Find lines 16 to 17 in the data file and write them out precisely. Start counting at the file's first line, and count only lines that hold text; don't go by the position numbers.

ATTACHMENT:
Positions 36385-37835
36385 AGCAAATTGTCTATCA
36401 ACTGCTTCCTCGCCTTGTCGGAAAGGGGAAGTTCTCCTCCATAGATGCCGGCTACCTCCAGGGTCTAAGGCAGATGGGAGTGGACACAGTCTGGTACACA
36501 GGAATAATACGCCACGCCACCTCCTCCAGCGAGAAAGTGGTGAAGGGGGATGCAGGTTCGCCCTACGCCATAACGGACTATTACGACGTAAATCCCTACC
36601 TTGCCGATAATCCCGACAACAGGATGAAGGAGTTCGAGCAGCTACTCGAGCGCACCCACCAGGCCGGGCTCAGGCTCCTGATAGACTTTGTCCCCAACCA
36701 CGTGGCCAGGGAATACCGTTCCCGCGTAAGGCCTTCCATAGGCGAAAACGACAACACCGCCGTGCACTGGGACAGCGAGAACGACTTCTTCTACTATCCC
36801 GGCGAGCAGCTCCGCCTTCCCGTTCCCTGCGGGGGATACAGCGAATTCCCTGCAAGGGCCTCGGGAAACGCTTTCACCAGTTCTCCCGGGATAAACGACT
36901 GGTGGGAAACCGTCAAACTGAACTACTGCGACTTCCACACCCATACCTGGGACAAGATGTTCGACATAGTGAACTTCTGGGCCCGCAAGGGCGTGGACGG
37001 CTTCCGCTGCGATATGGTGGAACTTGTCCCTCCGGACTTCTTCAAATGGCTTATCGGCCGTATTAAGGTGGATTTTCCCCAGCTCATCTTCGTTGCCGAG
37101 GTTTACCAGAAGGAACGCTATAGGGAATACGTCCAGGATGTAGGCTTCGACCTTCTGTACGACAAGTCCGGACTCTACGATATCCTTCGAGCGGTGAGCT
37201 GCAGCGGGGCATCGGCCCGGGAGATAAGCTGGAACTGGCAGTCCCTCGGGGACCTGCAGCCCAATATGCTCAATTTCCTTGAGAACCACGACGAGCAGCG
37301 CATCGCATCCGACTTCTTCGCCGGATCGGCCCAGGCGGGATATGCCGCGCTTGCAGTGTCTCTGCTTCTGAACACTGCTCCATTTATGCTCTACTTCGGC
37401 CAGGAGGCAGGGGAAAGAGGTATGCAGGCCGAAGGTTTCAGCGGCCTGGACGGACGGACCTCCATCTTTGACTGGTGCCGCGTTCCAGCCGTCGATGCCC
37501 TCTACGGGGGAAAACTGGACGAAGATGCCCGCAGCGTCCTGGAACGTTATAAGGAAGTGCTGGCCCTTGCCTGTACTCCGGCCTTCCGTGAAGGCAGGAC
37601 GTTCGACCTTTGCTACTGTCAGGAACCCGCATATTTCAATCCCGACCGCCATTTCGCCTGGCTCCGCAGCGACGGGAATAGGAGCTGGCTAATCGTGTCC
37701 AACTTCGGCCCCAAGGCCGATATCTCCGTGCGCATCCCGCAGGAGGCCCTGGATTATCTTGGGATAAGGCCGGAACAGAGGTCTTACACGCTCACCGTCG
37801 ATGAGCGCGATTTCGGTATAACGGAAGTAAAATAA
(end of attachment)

37701 AACTTCGGCCCCAAGGCCGATATCTCCGTGCGCATCCCGCAGGAGGCCCTGGATTATCTTGGGATAAGGCCGGAACAGAGGTCTTACACGCTCACCGTCG
37801 ATGAGCGCGATTTCGGTATAACGGAAGTAAAATAA